Loading presentation...

Present Remotely

Send the link below via email or IM


Present to your audience

Start remote presentation

  • Invited audience members will follow you as you navigate and present
  • People invited to a presentation do not need a Prezi account
  • This link expires 10 minutes after you close the presentation
  • A maximum of 30 users can follow your presentation
  • Learn more about this feature in our knowledge base article

Do you really want to delete this prezi?

Neither you, nor the coeditors you shared it with will be able to recover it again.


APUSH Project: 2nd Great Awakening/Religious Movements

Raveena Roshini Husna Sabina

Sabina Vekris

on 4 December 2013

Comments (0)

Please log in to add your comment.

Report abuse

Transcript of APUSH Project: 2nd Great Awakening/Religious Movements

2nd Great Awakening
Religious Movements
Roshini Jagadam
Husna Rahim

Sabina Vekris
2nd Great Awakening
The Latter Day Saint Movement
Began in Western New York with Joseph Smith
He published The Book of Mormon
He founded Mormonism as a religion in 1830
The Book of Mormon
The Book of Mormon contains text that was claimed to be by ancient prophets who lived on the American continent 
The religious beliefs from the book challenged contemporary churches’ conception of theology.
Mormon missionaries have actively preached the religion since 1830
As the religion spread it got more and more heat from other Americans
Mormon economic and political practices ran counter to Jacksonian democracy
His teachings underscored and challenged the democratizing trends in religion that were taking place during the Second Great Awakening.
Gov. Lilburn Boggs; Passed
“Extermination Order” in 1838
The fear that large Mormon populations would dominate local politics led to them being persecuted many places
Utah wasn’t considered sufficiently “Americanized” until 1890s
The spread of Mormon teachings
Modern distribution of Mormonism
Basic Beliefs
Believed in God’s existence as only one
People essentially good
God seen as a loving father
Emphasis on rational thinking
Reaction to The Great Awakening
New England
Kings Chapel
First Unitarian Church
James Freeman
William Ellery Channing
Liberal articles and letters
1819- Unitarian Christianity, manifesto of Unitarianism
Congregationalist Churches
American Unitarian Associaion
To spread Unitarianism
Spoke out on various issues
Ralph Waldo Emerson
Theodore Parker
Joseph Priestley
Rejected Calvinism and became a dissenting minister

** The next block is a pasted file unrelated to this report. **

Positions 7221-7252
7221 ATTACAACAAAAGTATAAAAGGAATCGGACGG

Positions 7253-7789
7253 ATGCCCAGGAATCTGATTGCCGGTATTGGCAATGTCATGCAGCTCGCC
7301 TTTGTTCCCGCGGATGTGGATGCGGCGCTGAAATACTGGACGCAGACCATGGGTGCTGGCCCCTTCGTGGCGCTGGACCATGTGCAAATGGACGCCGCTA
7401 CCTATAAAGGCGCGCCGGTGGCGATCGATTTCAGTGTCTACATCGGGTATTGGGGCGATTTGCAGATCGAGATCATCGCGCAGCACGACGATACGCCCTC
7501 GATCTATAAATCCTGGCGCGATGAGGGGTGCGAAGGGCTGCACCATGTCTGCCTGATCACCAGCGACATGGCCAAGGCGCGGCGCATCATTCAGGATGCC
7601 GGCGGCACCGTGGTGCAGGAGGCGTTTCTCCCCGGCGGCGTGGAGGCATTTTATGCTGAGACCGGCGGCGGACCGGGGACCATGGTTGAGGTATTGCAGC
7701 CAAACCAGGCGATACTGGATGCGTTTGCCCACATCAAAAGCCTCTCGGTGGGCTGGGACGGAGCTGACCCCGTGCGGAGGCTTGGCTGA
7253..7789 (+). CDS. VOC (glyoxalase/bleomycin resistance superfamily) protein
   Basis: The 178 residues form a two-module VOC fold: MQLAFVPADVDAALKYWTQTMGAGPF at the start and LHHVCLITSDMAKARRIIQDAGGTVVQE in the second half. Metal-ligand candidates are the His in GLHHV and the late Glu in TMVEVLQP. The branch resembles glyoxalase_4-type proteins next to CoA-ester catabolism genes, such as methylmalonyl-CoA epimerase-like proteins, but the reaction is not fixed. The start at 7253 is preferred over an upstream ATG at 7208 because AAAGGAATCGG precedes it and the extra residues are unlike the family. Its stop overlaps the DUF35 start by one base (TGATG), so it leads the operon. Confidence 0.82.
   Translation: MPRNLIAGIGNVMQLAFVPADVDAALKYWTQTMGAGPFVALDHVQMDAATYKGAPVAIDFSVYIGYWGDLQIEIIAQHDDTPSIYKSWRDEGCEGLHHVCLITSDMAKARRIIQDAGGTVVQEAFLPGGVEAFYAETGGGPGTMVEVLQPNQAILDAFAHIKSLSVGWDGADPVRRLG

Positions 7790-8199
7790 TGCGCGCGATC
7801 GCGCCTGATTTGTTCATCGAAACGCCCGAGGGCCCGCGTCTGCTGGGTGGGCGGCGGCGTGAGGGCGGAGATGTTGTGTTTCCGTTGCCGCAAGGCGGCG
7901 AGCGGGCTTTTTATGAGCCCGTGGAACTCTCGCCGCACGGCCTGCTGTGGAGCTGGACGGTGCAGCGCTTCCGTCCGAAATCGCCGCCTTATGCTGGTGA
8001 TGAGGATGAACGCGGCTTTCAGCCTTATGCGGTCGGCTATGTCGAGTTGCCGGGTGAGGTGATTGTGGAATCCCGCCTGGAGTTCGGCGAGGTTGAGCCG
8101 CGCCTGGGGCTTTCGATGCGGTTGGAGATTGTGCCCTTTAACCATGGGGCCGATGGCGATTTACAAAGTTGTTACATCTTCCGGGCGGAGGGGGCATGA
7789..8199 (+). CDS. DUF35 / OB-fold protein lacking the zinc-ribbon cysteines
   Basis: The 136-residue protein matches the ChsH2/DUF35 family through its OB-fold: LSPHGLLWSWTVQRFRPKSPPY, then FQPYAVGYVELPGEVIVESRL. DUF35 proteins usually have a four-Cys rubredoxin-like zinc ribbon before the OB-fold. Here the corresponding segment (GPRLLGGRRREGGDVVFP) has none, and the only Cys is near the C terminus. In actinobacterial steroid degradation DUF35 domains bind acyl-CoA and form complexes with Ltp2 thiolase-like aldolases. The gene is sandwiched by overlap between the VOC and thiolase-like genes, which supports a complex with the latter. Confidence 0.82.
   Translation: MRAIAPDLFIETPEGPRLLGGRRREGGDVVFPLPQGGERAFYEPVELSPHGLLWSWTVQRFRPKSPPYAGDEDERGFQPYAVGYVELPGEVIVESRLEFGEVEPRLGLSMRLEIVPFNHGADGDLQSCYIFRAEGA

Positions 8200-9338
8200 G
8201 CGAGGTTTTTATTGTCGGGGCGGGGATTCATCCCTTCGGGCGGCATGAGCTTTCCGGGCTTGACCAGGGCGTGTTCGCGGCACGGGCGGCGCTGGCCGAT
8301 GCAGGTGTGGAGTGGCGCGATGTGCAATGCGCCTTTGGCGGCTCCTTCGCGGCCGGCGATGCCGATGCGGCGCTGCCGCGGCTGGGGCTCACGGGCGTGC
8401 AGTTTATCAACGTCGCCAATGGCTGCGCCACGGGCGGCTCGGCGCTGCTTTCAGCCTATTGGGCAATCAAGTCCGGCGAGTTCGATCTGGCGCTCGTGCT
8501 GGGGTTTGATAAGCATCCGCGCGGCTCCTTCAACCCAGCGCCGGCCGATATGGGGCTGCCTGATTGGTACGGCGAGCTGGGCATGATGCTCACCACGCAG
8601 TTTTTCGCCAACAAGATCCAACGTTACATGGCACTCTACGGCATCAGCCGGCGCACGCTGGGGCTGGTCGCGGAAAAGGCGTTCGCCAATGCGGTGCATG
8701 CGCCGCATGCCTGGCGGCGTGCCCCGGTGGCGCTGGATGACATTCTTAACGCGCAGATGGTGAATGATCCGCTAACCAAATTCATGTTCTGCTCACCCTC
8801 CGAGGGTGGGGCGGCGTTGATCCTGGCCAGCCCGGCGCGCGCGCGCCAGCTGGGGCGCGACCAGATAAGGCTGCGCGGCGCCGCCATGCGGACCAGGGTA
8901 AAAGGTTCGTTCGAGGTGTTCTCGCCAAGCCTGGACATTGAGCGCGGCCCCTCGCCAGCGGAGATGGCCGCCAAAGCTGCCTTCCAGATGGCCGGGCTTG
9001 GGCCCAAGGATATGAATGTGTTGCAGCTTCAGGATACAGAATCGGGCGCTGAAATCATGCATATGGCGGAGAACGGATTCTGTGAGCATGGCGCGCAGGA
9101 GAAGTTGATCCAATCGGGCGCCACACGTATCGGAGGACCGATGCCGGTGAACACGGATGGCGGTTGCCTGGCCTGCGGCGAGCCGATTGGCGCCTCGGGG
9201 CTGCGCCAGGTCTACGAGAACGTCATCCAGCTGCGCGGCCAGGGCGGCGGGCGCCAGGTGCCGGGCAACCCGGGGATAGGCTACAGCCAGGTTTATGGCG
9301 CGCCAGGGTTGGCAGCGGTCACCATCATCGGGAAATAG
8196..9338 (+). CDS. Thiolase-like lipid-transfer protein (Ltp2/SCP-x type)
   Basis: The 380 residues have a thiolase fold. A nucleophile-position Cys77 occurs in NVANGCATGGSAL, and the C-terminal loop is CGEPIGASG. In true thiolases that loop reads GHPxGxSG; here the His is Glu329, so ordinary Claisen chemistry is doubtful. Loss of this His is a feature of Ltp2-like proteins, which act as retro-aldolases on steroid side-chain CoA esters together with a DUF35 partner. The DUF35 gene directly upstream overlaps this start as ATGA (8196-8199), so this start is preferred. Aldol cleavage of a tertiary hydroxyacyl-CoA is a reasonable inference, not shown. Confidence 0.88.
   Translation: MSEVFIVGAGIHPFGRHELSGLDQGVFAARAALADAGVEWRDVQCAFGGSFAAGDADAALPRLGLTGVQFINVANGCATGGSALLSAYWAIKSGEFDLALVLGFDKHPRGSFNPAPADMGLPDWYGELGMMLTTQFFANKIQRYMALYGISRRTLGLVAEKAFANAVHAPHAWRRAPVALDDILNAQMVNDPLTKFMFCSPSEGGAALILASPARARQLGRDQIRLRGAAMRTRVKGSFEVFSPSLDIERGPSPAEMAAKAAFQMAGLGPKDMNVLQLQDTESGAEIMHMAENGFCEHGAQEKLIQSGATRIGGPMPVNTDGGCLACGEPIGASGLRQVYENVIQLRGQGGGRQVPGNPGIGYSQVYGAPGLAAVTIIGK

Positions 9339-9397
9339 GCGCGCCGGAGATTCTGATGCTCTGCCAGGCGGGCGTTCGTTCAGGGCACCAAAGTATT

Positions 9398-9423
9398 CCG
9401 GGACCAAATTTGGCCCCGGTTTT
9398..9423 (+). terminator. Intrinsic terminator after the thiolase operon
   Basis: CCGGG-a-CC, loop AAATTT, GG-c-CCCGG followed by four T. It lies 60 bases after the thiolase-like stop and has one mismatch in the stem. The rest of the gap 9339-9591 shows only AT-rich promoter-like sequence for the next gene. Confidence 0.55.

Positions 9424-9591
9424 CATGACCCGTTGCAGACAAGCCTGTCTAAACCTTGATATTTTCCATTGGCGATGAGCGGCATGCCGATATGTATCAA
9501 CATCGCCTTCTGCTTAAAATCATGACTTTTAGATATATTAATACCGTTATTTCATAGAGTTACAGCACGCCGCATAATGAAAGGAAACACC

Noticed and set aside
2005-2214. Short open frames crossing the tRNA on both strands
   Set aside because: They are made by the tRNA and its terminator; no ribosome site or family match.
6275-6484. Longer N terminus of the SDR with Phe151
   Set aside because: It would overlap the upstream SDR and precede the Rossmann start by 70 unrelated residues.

First Unitarian Church of Philadelphia
Camp Meetings
Held large numbers of people to convert through an passionate style of preaching and audience participation.

The Second Great Awakening also resulted in greater participation in public affairs by white women and African American participation in Christianity.
Converted many people
Many of the Founding Fathers, like Jefferson, embraced the doctrines of Deism that Thomas Paine promoted in his book The Age of Reason.
Deists relied on science rather than the Bible;
they rejected the concept of original sin and denied Christ’s divinity
Deists were extreme rationalists
Deism helped to inspire an
important development from
the severe Puritanism of the past but led to a new counter-offensive by Christianity during the 2nd Great Awakening

Deism and other rationalist challenges arose causing much dispute between religions.
Deism was attacked by the revivalists who wanted to degrade its influence.
What is it?
A series of religious revivals that covered all of America and practically changed the role of religion in America.
Increased Church activity
Emergence of new Christian denominations
Social Activism
Temperance movement resulted in the creation of a constitutional amendment that banned the manufacture, sale, and transport of alcohol.
Mostly in the Northeast and Midwest
“The noise was like the roar of Niagara. The vast sea of human beings seemed to be agitated as if by a storm. I counted seven ministers, all preaching at one time, some on stumps, others on wagons ... Some of the people were singing, others praying, some crying for mercy. A peculiarly strange sensation came over me. My heart beat tumultuously, my knees trembled, my lips quivered, and I felt as though I must fall to the ground.”
Decrease in the practice of religion
New Religious groups
More people practiced religion
More educational institutions were launched
Attempts to abolish slavery and alcohol were created
The Second Great Awakening also resulted in greater participation in public affairs by white women and African American participation in Christianity.
Alexander, Thomas G. Mormonism in Transition: A History of the Latter-day Saints, 1890-1930. Urbana: University of Illinois Press, 1986.
Arrington, Leonard J. Great Basin Kingdom: An Economic History of the Latter-Day Saints, 1830-1900. Cambridge: Harvard University Press, 1958.
"Unitarian Universalist Association of Congregations." UUA: Unitarian History. UUA, 30 2012. Web. 26 Oct 2012.
"BBC Religions - History of Unitarianim ." BBC Religions. BBC, 21 2009. Web. 26 Oct 2012.
Cisco, Lindsey. "UCC History Joseph Priestly." The Unitarian Church in Charleston. Unitarian Church in Charleston, n.d. Web. 26 Oct 2012.
Milton, Charles Wm. "Copy of Letter from the Rev. Mr. Milton." Letter to Rev. and Dear Sir. 14 Oct. 1801. Revival of Religion. N.p.: Newburyport, n.d. 117-20.Www.usingessexhistory.org. Web. 22 Oct. 2012. 
Sparknotes.com. ©2011 SparkNotes LLC, n.d. Web. 21 Oct. 2012. 
The Age of Reason
Book written by Thomas Paine
Promoted Deism
Many people disagreed with this
Triggered the Second Great Awakening
Full transcript